Maria Casanova, assistant professor of economics, is the author of a forthcoming study with interdisciplinary implications, examining cognitive outcomes among Mexican migrants to the U.S. compared to the country’s non-Hispanic population. She discussed her findings at a March 29 symposium sponsored by the Economics Association.
When Maria Casanova left her native Spain a decade ago, she recalls that few Europeans were concerned about retirement savings, as they anticipated living on public pensions. But with the economic changes transforming the European Union, there is now concern on the continent that the generosity of public pensions will be lower in future generations, prompting calls for U.S.-style individual retirement savings strategies.
It is a sea change in European thought that prompted Casanova to focus on the economics of aging in her research. “Most of my studies have some relationship to retirement,” she told attendees of a March 29 symposium sponsored by the Economics Association. “In some of my papers, I focus on savings decisions for retirement. Why do some people not save when they are young? I have written papers on what is preventing people from saving in 401(k)s. And I’ve also looked at how people manage their money during the up to 30 years of retirement.”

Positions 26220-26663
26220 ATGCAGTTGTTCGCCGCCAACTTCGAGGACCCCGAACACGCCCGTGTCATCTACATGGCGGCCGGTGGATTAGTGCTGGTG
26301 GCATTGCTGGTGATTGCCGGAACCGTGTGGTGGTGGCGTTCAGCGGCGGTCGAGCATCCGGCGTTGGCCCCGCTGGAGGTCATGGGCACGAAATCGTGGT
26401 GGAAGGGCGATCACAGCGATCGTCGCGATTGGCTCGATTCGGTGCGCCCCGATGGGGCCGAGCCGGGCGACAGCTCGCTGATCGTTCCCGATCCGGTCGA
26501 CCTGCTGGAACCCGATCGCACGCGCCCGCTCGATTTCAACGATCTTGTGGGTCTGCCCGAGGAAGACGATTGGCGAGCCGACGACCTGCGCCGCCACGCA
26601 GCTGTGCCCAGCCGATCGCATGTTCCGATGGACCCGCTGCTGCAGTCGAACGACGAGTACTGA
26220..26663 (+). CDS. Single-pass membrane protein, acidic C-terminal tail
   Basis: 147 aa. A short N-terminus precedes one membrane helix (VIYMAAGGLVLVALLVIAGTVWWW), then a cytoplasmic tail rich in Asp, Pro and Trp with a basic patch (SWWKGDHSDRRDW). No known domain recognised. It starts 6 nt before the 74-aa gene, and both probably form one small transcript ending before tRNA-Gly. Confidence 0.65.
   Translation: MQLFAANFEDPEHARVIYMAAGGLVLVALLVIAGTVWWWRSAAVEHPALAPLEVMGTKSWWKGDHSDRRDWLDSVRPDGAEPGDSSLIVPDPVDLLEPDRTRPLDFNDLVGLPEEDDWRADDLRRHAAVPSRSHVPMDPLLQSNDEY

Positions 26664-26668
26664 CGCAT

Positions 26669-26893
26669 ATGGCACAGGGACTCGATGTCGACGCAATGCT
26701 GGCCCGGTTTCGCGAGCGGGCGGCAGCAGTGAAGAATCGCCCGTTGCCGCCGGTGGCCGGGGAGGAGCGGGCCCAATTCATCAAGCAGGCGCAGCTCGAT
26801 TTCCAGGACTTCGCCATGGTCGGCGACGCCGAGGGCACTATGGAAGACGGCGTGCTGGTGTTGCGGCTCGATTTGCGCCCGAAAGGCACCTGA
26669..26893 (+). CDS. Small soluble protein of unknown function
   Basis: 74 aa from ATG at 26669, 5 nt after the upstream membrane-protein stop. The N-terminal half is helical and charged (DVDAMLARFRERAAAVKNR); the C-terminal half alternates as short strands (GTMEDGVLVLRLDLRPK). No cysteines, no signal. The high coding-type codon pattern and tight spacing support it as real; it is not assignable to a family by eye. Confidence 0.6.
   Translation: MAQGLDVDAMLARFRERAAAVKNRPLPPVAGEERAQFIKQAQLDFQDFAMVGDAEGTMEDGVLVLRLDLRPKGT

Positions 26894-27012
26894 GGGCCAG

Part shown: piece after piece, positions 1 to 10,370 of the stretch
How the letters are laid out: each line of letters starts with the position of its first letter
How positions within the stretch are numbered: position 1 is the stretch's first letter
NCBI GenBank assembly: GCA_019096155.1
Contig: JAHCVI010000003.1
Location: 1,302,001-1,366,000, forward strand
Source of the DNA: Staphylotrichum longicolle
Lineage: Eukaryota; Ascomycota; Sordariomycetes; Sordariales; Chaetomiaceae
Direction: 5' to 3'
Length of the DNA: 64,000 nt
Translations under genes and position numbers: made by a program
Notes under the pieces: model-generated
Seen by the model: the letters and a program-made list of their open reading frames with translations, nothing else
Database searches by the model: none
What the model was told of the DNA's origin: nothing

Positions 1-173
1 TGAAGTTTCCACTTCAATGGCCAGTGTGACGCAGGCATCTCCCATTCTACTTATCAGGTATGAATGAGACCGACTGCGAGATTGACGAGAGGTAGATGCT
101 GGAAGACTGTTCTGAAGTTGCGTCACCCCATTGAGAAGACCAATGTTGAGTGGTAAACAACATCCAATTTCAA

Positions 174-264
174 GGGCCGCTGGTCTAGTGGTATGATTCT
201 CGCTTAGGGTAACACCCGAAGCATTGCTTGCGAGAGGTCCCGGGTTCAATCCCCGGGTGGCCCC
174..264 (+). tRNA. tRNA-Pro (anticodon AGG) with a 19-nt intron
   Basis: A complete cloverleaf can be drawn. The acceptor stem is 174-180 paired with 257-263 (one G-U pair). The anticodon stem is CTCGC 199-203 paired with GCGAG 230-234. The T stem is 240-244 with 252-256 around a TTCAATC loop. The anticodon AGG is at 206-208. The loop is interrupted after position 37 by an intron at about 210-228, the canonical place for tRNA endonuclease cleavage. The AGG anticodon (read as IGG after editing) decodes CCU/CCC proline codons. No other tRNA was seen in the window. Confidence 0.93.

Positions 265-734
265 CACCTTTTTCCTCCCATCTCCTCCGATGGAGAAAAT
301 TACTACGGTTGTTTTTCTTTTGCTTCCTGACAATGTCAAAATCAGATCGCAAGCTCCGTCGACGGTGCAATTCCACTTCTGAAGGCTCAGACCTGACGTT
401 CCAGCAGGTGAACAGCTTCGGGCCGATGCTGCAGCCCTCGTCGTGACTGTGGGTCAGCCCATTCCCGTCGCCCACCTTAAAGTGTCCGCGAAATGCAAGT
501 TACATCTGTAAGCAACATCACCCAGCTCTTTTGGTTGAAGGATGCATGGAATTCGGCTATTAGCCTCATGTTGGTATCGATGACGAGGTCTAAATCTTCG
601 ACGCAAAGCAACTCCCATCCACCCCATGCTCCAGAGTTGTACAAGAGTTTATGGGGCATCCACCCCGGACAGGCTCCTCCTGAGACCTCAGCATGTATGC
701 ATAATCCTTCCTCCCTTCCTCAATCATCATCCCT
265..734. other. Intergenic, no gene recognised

While usually thought of as a public health topic, Casanova has recognized that the cognitive ability of older adults has economic implications and impacting retirement decisions. Coupled with an interest in the Hispanic paradox – unexplained improved health and mortality outcomes for Mexican migrants to the U.S. compared with the broader American population – the Mihaylo College assistant professor resolved to examine the statistics on cognitive decline among elderly Mexican-born U.S. residents, compared with the non-Hispanic Caucasian population in the U.S.
Casanova discovered that while Mexican migrant males have cognitive outcomes on par with their non-Hispanic white counterparts of similar socioeconomic standing, there is an unexplained cognition gap among females, resulting in poorer outcomes for elderly Mexican migrant women. It is a finding that Casanova wishes to understand and is even seeking student insights on possible causes.